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Rapid Responses are electronic letters to the editor. They enable our users to debate issues raised in articles
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Displaying 1-10 rapid responses out of 80386 published
1. The World Medical Association (WMA) cannot have a tainted leader
with a suspended medical license
o Dr. Kunal Saha, Physician
Re: Top education regulator in India is arrested on bribery allegations. Mudur
The World Medical Association (WMA) was founded in 1947 with doctors from only 27 countries with a
noble aim to promote medical ethics and better healthcare across the globe. Today, with national medical
associations from more than 90 countries in its "Council", the WMA has become an important international
platform for bringing freedom to the physicians and promoting high quality healthcare around the world. As
a medical organization with members representing different countries around the world, the WMA has also
been involved with important issues on human rights. The top leader of the WMA who represents the
international medical community must possess the highest level of moral and ethical character.
The WMA is scheduled to introduce Dr.Ketan Desai, a physician based in India, as its next president
during their annual conference to be held in Vancouver later this week (October 13-16, 2010). Dr. Desai is
a well-known figure in the Indian medical circle albeit not always for the right reasons. In fact, Dr. Desai
was the president of the Medical Council of India (MCI) until 2001 when he was removed by the Indian
Court after income tax investigators observed that he and his family had received two unexplained gifts of
money totalling 6.5 million rupees.. This made national and international headlines almost a decade ago1.
(The court also asked the Central Bureau of Investigation (CBI), the government's premier investigating
agency against corruption, to prosecute. In 2005 the Bureau concluded that there was no evidence that Dr
Desai had extended any official favours to those who had paid him.)Following this saga Dr. Desai made an
incredible return to the highest regulatory body for control of medical education and practice of medicine as
he was re-elected "unopposed" as the MCI president in 20092. And shortly after regaining the top position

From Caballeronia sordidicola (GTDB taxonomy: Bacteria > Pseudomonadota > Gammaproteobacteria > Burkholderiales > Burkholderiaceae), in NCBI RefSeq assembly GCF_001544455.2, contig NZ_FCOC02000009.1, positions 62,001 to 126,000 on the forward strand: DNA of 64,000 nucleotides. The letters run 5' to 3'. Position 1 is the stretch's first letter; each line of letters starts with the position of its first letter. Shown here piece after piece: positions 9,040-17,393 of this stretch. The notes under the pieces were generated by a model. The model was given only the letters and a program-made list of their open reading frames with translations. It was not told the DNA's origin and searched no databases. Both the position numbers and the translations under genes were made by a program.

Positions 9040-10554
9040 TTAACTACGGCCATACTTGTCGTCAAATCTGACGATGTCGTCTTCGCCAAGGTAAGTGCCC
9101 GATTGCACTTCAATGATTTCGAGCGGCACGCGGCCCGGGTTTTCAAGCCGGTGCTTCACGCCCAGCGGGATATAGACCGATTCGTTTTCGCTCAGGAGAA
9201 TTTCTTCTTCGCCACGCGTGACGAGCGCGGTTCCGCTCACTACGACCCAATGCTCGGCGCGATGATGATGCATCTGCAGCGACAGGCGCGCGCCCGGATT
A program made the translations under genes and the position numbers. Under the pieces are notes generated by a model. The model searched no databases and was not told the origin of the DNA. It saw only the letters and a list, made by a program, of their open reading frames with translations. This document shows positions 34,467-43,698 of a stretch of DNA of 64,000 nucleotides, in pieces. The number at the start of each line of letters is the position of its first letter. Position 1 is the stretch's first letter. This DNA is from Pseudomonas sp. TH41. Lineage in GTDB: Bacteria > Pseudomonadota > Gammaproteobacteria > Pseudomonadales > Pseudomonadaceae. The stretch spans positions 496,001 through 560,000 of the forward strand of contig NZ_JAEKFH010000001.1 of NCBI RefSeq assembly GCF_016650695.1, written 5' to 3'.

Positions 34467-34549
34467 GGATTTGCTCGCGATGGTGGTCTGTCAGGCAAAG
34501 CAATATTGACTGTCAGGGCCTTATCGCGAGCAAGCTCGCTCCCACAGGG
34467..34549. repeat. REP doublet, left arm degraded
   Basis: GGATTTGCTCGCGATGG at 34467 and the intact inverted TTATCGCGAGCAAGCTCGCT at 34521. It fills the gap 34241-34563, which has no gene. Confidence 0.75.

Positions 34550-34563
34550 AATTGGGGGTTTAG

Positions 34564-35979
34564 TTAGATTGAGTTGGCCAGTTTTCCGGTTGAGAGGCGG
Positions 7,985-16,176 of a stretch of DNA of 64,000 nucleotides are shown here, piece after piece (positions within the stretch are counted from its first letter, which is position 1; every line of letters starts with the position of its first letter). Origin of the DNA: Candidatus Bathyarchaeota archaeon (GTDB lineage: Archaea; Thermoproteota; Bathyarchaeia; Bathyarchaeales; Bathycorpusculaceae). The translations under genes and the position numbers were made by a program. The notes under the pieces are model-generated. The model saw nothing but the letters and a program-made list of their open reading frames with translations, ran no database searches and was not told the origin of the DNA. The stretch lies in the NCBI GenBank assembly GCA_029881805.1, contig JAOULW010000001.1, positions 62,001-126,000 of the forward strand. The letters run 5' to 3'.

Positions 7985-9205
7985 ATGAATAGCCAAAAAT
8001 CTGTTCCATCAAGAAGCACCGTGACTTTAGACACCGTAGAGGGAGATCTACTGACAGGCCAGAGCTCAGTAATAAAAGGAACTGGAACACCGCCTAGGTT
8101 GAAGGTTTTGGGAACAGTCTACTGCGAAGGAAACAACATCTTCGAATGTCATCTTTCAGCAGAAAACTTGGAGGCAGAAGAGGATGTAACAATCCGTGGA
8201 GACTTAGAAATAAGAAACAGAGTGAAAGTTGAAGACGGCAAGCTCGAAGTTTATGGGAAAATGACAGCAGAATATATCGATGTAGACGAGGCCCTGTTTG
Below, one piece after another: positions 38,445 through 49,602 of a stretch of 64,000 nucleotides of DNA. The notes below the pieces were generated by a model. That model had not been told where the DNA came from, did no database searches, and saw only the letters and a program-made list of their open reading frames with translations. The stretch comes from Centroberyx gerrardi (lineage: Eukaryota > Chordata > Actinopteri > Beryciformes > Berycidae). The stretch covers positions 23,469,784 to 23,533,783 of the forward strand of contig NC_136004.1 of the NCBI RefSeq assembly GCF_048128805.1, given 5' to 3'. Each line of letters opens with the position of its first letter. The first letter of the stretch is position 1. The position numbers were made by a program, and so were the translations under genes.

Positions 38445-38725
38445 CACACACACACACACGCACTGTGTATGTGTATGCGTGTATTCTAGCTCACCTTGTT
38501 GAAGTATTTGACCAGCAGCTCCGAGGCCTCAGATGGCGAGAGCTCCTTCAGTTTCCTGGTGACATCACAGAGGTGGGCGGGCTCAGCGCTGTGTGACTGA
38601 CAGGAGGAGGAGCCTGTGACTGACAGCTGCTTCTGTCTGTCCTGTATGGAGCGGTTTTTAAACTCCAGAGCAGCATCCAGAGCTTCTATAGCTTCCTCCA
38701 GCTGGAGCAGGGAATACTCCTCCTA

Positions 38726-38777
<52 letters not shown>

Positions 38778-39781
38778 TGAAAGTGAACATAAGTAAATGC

in the MCI, Dr. Desai also managed to become the "president-elect" for the WMA during their last annual
meeting in India3.
But then, earlier this year, Dr. Desai was charged by the CBI), with seeking a bribe of Rs. 2 crore
(equivalent approximately to US $ 450,000) allegedly in exchange for granting MCI recognition to a private
medical college in Punjab. Under the pressure from an enormous public outcry, Indian government soon
dismissed all council members and dissolved Desai-controlled MCI. The health ministry established a new
6- member "Board of Governors" (through a special Presidential "Ordinance 2010") to run country's
medical education system. This episode shocked the medical fraternity not only in India but also around
the world4. Dr. Desai was taken to custody, waiting for the trial. Dr. Desai has been kept in jail almost
continuously since his initial arrest by the CBI on 23rd April, 2010 until last week when his bail application
on the plea to attend the WMA conference in Vancouver to take over the charge of the WMA president was
allowed by the Indian court5.
Ethical norms for most professions (including practice of medicine) demand that a person who has been
indicted for a criminal offence must be removed from his job until he/she is exonerated of all criminal
charges by the court of law. Dr. Desai was arrested on April 23, 2010 and charged with several counts of
criminal violations by the CBI. Interestingly, despite vociferous protests from various groups following Dr.
Desai's arrest, the WMA has maintained his status as the "president-elect" unchanged for the past almost
six months. Now the WMA has invited an incarcerated Dr. Desai to come to Vancouver and take over the
role of the next president for WMA5. However, in an amazing twist in this unbelievable medical muddle in
India; MCI canceled Dr. Desai's medical license on October 9, 2010 on the ground of his criminal
indictment. In fact, the final "Order" passed only days before start of the WMA conference in Vancouver,